Put That Cigarette out or Leave

Smoking is proven to kill. For some, the decline is slower than others, but what about those people who don’t have a choice? We shouldn’t only be concerned with ourselves. After all, everyone has lungs.

op-ed_Aug 2017

Health has become important in my older age. I come from a country that values freedom and individual choices, even if they are self-destructive. We are increasingly concerned, however, with how one’s choices impact others.

In addition to going along with freedom of choice, in my opinion, is logic.

Due to the climate of corporate power, many of the smoking-related disease statistics are anecdotal. One article states that one in three Chinese men will die from smoking-related diseases. Another claimed that one in five Americans—not just men—will die from smoking-related diseases. I still can’t find comparable stats for Europe or South America.

I was a swimmer in high school and college. My specialty was butterfly—like Michael Phelps, but much slower. Since I was a swimmer, I was lucky not to have time to hang out with the “bad kids.”

This is why I have a hard time understanding why anyone smokes in any confined space, whether it’s a room, a restaurant, or ridiculously, in an elevator. It’s ignorant, selfish and rude.

My father was part of the World War II generation and fought in the Pacific Theater, where “patriotic” American tobacco companies generously provided low-cost cigarettes—naturally, at taxpayer expense—to our brave fighting boys. He was a smoker.

This was also back in the days when doctors—paid generously for their expert opinions by the tobacco companies—promoted smoking as a healthy activity. Remember, “more doctors smoke Camels than any other cigarette!”

My father eventually died from emphysema, which was caused by his years of smoking.

While I was in high school and still living at home, he smoked. As a dedicated athlete, it became a point of contention between us. Anytime we were sitting in the living room watching TV and he’d light up, I’d just leave the room. It was his house, so I was partly trying to be respectful. Still, we both know I was doing it to make him think about smoking and maybe cut down and quit.

I missed a lot of endings of shows and movies in those days before VHS and TiVo allowed us to record things to watch later.

My dad eventually cut down his smoking, but only when a doctor finally gave him the choice between smoking or breathing. Although he made the right choice, it was already too late. With emphysema, the good news is that it is long, drawn out and doesn’t kill you quickly. The bad news is that it is long and drawn out and doesn’t kill you quickly.

By the late 1970s and into the 80s, doctors were finally pushing back against tobacco companies and telling the truth about smoking. More importantly, we started focusing on second-hand smoke.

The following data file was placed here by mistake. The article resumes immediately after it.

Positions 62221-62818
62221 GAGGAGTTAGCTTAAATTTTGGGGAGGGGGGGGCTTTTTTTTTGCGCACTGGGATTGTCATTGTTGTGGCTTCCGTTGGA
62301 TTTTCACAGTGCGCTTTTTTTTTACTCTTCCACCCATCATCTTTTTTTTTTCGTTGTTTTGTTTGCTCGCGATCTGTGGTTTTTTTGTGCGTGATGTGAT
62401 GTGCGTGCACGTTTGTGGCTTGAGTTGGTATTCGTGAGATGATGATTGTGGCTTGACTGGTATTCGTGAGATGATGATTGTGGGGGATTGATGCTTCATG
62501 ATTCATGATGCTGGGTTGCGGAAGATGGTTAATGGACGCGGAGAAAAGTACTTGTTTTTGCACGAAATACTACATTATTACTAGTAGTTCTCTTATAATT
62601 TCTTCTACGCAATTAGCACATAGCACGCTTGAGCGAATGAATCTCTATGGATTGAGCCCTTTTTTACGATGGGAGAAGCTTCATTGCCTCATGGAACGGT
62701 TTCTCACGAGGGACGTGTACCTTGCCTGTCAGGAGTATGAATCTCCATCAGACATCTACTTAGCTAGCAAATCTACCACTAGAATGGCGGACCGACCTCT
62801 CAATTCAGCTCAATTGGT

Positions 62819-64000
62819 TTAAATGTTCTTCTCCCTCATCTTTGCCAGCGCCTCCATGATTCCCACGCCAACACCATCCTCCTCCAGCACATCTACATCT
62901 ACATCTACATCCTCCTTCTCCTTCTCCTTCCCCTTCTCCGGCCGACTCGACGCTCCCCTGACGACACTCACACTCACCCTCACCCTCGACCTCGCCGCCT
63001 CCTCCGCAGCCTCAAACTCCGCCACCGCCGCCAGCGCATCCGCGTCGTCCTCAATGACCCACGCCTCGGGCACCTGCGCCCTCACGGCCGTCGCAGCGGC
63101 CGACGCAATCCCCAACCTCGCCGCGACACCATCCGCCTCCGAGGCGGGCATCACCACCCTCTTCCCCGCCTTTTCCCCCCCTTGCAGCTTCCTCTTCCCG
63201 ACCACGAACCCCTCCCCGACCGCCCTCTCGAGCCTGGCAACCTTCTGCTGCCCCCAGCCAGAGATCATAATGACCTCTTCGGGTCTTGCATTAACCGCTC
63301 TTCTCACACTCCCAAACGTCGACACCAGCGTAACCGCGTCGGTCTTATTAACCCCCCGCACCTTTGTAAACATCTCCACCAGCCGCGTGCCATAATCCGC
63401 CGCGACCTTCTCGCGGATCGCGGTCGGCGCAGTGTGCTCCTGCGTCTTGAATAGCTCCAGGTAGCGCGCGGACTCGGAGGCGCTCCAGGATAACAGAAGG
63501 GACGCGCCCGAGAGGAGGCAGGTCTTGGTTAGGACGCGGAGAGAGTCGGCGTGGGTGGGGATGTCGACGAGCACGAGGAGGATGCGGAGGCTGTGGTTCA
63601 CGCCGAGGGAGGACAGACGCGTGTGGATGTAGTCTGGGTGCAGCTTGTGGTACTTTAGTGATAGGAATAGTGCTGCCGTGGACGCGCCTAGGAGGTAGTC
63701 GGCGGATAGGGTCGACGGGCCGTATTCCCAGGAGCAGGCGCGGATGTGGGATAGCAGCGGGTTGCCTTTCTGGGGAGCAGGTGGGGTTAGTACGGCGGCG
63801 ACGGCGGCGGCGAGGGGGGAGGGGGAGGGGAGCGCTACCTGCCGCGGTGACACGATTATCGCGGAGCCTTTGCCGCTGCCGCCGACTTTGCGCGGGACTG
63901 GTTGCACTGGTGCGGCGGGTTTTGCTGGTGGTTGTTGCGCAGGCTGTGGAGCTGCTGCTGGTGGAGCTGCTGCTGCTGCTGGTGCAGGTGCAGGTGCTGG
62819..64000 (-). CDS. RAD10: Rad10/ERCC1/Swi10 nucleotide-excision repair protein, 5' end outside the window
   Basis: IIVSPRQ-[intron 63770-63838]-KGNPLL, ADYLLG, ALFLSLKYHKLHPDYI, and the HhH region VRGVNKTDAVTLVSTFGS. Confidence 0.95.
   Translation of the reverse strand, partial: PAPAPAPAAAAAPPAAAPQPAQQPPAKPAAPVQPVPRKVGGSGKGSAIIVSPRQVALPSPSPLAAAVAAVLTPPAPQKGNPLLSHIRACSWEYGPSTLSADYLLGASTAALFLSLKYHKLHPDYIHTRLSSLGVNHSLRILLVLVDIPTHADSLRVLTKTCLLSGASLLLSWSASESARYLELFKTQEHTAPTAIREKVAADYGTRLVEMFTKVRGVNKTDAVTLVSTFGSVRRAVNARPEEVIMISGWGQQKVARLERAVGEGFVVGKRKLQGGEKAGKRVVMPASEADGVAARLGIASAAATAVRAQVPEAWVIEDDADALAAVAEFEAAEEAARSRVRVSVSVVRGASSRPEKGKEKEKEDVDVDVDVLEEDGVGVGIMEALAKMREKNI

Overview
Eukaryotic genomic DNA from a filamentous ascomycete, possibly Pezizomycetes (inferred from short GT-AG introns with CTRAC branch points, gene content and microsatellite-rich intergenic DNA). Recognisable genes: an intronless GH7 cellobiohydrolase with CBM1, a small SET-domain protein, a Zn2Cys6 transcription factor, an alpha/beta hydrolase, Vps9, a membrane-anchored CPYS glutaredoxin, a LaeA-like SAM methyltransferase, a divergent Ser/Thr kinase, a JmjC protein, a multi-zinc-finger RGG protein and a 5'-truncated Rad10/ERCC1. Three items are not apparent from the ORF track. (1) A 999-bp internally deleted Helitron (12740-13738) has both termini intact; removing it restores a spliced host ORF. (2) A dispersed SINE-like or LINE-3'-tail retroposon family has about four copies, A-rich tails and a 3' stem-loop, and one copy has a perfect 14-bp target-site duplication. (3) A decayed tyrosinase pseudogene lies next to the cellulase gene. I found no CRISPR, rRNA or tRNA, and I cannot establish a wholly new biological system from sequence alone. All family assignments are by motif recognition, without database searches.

Researchers discovered that being in the same space as smokers and inhaling any smoke from their cigarettes or exhalation was just as bad as smoking itself. Some research indicated that it was actually worse for the non-smoker, who, presumably, had perfectly pink lungs that were undamaged by the direct effects of inhaling cigarette smoke.

This is why I have a hard time understanding why anyone smokes in any confined space, whether it’s a room, a restaurant, or ridiculously, in an elevator. It’s ignorant, selfish and rude.

Today, we have an abundance of facts from hard research about the damaging physical effects of smoking. This is why some countries no longer permit people to smoke indoors. Not in offices, not in restaurants, not in any public place.

Every time I see someone smoking, I have to wonder: Why? Why start in the first place? Why do it at all? Do you really think it’s cool? Do you really think you look cool? When it comes time for your funeral, can we put a cigarette in your mouth as you’re lying in the coffin so you can continue to look cool? Just asking.

Now, for those who have made the mistake of starting and would like to quit there have been many successful methods.

One friend got a job in a factory that had very flammable materials. He quit immediately. Motivation always helps.

Others may need to find a way to replace the nicotine addiction. There are various products that are widely available, such as nicotine gum or patches, which deliver nicotine directly into the skin to prevent the need for smoking, and hopefully, enabling quitting altogether. Plus, with this being China, acupuncture is also an option. Quitting takes effort, but it can be done.

I’ll leave you with a famous quote used in various contexts about smoking and the people who smoke:

“Fire on one end and a fool on the other.”

Think about it.

Category Op-Ed